Working Pia Mellody’s Model of Co-dependence with Individuals by Jan Bergstrom, LMHC

When an individual comes to see me, I work with them to map out and understand their family of origin experience. The purpose of reviewing what happened is NOT to stay in the past, however to understand how those patterns or woundings show up in their present life and relationships. I use Pia Mellody’s model of working with co-dependence that looks at these states of immaturity in one of the five areas: Self Esteem (how were they valued), Boundaries (how were they protected physically and emotionally), Reality (how they were validated in their sense of self), Self Care and Interdependence (how they had their needs met or not), and Moderation (how limits were set and enforced in the family). Everyone has damage in one if not all of these areas growing up.

After debriefing the client on how they adapted in their family of origin, the educating process begins. Teaching the Five Core Self Skills of loving the self, protecting the self (through use of internal boundaries), creating and knowing the self, taking care of the self interdependently, and containing and moderating the self, creates a foundational base that supports healing, growth and renewal.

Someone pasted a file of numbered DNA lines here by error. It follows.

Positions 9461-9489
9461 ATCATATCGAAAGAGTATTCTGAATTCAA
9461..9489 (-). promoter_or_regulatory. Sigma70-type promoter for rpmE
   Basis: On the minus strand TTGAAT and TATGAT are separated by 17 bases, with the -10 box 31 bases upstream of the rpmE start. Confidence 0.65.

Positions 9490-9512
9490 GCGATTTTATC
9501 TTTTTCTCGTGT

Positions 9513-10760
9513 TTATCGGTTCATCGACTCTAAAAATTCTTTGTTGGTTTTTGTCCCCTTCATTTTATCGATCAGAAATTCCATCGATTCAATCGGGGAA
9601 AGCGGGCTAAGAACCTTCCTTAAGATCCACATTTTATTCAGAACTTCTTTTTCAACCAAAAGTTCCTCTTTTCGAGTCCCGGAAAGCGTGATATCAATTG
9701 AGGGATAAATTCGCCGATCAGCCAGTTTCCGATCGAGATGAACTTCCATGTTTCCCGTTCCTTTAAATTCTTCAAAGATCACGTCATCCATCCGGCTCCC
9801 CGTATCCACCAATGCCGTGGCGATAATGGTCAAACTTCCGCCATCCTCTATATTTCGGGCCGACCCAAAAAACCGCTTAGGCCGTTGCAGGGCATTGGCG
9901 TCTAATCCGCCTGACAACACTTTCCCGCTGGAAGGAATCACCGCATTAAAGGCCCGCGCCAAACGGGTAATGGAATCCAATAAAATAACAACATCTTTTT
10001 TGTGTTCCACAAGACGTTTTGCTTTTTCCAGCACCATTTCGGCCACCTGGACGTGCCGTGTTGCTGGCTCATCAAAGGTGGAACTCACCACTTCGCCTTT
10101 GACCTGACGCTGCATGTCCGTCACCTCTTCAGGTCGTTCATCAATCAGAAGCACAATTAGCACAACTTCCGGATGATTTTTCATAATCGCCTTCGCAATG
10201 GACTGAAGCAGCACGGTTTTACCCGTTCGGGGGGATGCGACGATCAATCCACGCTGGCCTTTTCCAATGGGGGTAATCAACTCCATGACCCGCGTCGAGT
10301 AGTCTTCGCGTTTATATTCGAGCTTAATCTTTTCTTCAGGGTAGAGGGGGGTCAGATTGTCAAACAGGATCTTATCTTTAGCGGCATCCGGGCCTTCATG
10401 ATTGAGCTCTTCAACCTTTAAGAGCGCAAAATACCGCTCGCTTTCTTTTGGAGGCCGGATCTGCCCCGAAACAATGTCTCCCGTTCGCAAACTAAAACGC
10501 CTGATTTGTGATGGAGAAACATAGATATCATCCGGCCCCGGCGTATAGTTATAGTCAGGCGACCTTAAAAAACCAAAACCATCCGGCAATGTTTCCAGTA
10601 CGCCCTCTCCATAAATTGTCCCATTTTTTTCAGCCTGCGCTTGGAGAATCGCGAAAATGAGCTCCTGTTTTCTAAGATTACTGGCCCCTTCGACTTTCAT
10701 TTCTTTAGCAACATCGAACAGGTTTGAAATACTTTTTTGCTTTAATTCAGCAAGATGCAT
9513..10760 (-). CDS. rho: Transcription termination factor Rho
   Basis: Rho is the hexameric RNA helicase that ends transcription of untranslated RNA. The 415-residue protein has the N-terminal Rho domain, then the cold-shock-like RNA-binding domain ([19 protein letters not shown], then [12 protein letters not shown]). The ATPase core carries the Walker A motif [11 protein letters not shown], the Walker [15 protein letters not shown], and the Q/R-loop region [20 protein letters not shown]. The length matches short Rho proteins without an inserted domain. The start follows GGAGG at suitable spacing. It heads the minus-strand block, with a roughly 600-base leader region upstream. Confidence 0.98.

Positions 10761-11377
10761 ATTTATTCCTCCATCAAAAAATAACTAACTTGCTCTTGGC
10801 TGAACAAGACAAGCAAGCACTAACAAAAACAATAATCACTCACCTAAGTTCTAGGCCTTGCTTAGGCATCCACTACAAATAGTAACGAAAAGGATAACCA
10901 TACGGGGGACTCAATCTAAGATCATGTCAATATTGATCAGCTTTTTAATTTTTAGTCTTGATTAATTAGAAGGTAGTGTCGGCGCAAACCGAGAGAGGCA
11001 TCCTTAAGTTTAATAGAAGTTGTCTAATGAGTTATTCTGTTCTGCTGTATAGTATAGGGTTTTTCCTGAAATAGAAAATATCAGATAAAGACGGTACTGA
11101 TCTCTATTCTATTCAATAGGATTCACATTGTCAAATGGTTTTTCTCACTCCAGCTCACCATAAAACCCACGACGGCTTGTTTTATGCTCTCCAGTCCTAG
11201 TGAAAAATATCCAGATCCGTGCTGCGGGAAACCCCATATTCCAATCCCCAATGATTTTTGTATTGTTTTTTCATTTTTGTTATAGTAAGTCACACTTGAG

In addition, another essential part of this process is to begin to understand how “parts of selves” were created to survive their family system. These parts of selves are wounded and adapted and these states show up in their adult lives currently. So the process of therapy begins by cultivating a more functional self to intervene with these states or re-parent them. Strengthening and growing a functional adult self is essential for successful relationships

Eventually through this process of therapy, clients realize that being healthy and relational is nothing you have, it is what you “do”. Living life fully and intimately comes from a commitment to this daily practice. This kind of mindful awareness and action results in more satisfaction, joy in one’s life, and encourages each individual to incorporate a “practice”.

Sometimes it is necessary for bottom up work, when cognitive understanding of one’s family of origin trauma is not sufficient to create change and healing. I recommend that client’s do an “intensive” workshop to help create awareness and growth through an experiential process of treatment. This workshop is “Healing Our Core Issues”. I conduct this workshop in my private practice on a regular basis.